During production of his final post-midnight show, Jimmy Kimmel’s studio audience waited patiently while he taped a string of promotional spots.
“Hey, Denver: You, me, now at 10:35. Let’s not be weird about this,” the host quipped to the camera in his Hollywood Boulevard studio.
“This will be good for us,” Kimmel said earnestly in another local station promo.
The message in each spot — whether “Jimmy Kimmel Live” is on at 11:35 p.m. in the East and West or earlier elsewhere — is that Kimmel will be playing in the same league as veterans Jay Leno and David Letterman, starting this week.
The message he delivered to a recent teleconference was equally concise: He won’t be changing his style for the move, pushing aside conventional wisdom that edgier late-night humor won’t play in Peoria or elsewhere before the clock strikes 12.
It’s “Jimmy Kimmel Live,” after all, that has given the world such brashly funny videos as the Matt Damon-Sarah Silverman musical romp with bleep-worthy lyrics.
“There’s this idea that you need to broaden the show or make it . . . more wholesome or something like that. And I think that’s a little bit out-of-date, that perception,” Kimmel told reporters. “I guess only time will tell,” he added, in his typically low-key delivery.
Just as with Kimmel’s promised approach to the most coveted time period in late-night, ABC is taking a bold step by swapping “Nightline” with his show. The news program, offering viewers a non-talk-show option, has been the period’s ratings leader.
But the network probably won’t be sweating the early returns, according to analyst Brad Adgate of Horizon Media. He says putting Kimmel into the pre-midnight pocket, when more viewers are still up and watching, is a strategy aimed at an inevitable future.
“Leno and Letterman aren’t going to be doing this forever,” Adgate said, and ABC gives Kimmel a head start on establishing himself by putting him on now.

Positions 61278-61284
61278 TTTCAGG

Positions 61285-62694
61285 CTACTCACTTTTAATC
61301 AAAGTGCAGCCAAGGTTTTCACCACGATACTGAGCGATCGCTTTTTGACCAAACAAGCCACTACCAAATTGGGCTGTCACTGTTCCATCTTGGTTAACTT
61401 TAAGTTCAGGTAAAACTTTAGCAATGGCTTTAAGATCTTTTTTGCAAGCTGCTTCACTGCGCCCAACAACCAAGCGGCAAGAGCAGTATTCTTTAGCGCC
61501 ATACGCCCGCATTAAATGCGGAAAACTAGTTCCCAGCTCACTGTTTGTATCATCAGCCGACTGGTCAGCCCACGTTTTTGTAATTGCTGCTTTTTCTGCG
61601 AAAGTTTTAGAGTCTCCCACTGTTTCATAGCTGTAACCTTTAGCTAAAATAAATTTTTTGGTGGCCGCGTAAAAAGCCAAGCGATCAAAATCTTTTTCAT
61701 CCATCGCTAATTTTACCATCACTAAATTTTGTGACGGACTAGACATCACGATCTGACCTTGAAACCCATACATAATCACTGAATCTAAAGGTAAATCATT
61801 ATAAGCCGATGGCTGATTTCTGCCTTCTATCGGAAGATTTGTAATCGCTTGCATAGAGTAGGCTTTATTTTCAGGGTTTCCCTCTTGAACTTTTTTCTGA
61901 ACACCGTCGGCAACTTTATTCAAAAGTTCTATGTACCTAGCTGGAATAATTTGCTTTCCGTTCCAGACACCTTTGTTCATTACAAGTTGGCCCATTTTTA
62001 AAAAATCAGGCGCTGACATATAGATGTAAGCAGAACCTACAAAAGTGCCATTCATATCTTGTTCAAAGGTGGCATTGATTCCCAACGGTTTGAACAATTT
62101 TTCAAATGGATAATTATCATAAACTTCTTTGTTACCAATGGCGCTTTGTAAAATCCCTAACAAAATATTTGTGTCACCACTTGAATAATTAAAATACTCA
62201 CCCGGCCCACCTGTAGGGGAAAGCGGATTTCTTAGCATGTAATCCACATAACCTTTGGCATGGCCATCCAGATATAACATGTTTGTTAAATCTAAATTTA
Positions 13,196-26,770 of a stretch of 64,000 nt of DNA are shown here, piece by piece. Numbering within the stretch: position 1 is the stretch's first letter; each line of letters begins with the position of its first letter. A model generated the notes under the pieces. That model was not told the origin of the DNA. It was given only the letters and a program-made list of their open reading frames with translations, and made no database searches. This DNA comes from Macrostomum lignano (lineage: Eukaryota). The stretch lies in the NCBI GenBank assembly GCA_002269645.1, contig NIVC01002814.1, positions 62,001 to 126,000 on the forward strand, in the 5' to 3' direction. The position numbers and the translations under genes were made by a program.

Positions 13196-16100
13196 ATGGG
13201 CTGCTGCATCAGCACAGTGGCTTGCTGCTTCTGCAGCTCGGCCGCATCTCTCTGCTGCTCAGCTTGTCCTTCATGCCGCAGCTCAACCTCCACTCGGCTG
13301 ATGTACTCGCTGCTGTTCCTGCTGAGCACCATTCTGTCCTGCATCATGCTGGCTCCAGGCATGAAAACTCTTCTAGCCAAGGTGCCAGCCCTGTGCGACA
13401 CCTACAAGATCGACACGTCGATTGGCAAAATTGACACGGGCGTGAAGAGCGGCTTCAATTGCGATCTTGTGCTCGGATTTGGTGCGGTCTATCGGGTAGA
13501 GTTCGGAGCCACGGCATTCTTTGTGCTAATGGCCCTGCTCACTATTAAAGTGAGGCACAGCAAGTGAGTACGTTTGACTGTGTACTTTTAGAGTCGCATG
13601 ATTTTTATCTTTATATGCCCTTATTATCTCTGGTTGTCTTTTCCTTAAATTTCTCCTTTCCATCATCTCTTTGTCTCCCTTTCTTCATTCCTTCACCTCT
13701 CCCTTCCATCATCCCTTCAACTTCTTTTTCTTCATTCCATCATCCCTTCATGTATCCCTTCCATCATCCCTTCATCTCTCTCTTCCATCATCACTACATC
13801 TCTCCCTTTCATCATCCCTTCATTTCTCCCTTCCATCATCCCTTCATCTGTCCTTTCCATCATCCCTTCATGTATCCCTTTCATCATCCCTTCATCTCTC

“This is something you may scratch your head at now, but in five years from now he’s the incumbent and the leader” in the time period, the analyst said.
Long-term schemes, of course, don’t always pan out. Despite anointing Conan O’Brien as its new “Tonight” host five years before he made the move in 2009, NBC ended up with a mess on its hands that saw O’Brien bolt to TBS and Leno retake “Tonight” in 2010 after his short-lived prime-time series.
Whether Kimmel gets a jump on his opponents-to-be — with Jimmy Fallon the expected pick for “Tonight” — being the late-night ruler is a far different proposition than in Johnny Carson’s day. The “Tonight” institution, operating virtually unopposed, could average a nightly audience of as much as 15 million.
That’s unimaginable in today’s fragmented TV world. Leno claims the top talk-show spot with some 3.5 million average viewers, followed by Letterman on CBS with 2.8 million. “Jimmy Kimmel Live” was drawing under 2 million nightly viewers at 12:05 Eastern but, according to Nielsen Co. ratings, finished up 2012 with a 10-year viewership high.
The demographics also have changed, with more advertiser-favored young viewers gravitating to cable options such as Adult Swim or Comedy Central and increasingly likely to catch up online with the best moments of network late-night.
No love for Leno
But the 11:35 p.m. East-West sweet spot remains the prize, and Kimmel may have more than the desire to succeed in mind. While he’s a long-time admirer of Letterman, he’s taken sharp public jabs at Leno, including blaming him for O’Brien’s ill-fated tenure at “Tonight.”
So Kimmel is humble about competing directly with Letterman (calling him a “legend in broadcasting” who shouldn’t bat an eye at the prospect of new competition) but is throwing elbows at Leno, especially over the “Tonight” plan to get out ahead of “Jimmy Kimmel Live” by airing at 11:34 p.m. Eastern.
“Well, I think NBC has had a lot of success moving Jay Leno earlier so it makes perfect sense,” he said, dryly, referring to Leno’s short-lived prime-time stint. Kimmel dismissed the time-shifting as likely a brief “trick” to protect “Tonight” ratings, one that ultimately won’t matter.
“This really isn’t about the first month or about the first week or about the first night, it’s a long-term thing,” Kimmel told reporters. “If we do well the first week, I’m sure there will be a lot of press given to that. But what really matters is how you do in May, and that’s when we’ll really know . . . where we stand.”